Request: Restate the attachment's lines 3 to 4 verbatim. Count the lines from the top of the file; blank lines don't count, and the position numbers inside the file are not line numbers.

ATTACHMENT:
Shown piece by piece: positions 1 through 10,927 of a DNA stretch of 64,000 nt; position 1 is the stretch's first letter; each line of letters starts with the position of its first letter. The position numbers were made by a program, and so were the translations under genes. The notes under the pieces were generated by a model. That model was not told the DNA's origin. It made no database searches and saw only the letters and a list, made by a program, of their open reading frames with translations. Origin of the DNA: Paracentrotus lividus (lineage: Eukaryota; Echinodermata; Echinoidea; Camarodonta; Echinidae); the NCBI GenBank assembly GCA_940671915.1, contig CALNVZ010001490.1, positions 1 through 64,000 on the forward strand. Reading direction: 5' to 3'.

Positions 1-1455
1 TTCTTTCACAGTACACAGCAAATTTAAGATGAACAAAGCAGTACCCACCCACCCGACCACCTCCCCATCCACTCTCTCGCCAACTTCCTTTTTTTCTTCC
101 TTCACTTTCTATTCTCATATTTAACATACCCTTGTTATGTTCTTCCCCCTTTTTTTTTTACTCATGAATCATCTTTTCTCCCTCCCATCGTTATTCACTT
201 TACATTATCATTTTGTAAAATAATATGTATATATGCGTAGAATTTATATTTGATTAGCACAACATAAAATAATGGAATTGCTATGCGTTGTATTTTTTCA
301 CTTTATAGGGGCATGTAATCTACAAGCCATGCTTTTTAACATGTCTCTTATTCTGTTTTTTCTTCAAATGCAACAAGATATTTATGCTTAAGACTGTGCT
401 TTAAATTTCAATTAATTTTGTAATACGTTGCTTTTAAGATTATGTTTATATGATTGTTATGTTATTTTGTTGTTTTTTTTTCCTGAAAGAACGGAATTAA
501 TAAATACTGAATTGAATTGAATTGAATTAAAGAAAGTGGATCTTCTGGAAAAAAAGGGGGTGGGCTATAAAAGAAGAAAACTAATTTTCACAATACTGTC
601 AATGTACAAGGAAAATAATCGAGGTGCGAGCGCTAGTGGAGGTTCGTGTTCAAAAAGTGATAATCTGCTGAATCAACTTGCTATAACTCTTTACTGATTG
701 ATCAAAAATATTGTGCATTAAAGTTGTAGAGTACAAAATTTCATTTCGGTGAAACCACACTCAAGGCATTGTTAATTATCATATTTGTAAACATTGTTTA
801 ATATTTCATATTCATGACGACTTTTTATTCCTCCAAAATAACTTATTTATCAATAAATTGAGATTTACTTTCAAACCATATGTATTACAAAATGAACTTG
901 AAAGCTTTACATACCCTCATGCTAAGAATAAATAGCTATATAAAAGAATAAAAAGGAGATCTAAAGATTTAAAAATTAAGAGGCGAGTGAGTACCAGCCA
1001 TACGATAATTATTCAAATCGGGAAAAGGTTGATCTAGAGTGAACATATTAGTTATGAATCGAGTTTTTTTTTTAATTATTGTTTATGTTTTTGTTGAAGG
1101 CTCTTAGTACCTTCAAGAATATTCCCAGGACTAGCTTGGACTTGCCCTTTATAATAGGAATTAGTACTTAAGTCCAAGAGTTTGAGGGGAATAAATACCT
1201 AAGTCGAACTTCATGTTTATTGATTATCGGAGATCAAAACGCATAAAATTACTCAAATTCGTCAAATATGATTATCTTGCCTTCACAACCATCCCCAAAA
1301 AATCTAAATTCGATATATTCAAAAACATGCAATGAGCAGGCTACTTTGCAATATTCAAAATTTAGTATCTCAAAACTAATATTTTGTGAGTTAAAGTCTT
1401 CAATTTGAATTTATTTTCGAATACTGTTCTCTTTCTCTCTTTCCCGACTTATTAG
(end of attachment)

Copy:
1 TTCTTTCACAGTACACAGCAAATTTAAGATGAACAAAGCAGTACCCACCCACCCGACCACCTCCCCATCCACTCTCTCGCCAACTTCCTTTTTTTCTTCC
101 TTCACTTTCTATTCTCATATTTAACATACCCTTGTTATGTTCTTCCCCCTTTTTTTTTTACTCATGAATCATCTTTTCTCCCTCCCATCGTTATTCACTT